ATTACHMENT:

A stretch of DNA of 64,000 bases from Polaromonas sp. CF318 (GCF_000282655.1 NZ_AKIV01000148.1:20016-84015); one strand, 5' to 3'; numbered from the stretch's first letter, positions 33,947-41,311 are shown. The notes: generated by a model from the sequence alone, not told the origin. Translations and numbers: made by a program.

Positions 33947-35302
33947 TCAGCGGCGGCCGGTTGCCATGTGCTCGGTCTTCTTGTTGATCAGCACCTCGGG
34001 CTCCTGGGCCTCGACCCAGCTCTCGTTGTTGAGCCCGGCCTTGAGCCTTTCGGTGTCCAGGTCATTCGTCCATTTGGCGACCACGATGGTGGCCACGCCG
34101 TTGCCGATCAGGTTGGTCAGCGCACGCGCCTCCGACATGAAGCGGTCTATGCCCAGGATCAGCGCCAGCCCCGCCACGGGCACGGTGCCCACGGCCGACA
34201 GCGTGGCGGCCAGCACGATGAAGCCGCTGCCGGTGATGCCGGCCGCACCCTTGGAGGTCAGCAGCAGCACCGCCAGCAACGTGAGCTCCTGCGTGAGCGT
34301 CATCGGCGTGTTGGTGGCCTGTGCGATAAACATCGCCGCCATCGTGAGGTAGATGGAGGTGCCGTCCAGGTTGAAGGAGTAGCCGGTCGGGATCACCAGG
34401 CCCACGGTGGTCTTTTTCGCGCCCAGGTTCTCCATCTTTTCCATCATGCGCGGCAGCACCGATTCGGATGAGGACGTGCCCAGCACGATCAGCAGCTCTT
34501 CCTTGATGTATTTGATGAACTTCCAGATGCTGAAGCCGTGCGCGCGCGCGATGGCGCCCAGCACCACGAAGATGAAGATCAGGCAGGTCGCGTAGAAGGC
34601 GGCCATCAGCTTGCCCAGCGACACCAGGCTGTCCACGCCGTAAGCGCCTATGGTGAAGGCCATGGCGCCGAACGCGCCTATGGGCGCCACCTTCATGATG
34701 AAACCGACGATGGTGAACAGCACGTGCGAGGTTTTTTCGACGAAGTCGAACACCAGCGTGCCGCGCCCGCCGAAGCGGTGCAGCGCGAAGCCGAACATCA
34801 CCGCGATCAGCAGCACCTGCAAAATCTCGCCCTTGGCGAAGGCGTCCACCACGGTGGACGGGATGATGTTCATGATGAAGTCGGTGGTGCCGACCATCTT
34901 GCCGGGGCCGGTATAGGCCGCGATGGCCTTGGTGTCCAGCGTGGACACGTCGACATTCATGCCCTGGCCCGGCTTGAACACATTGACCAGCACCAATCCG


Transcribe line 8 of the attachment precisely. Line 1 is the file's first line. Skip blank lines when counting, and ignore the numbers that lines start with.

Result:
34401 CCCACGGTGGTCTTTTTCGCGCCCAGGTTCTCCATCTTTTCCATCATGCGCGGCAGCACCGATTCGGATGAGGACGTGCCCAGCACGATCAGCAGCTCTT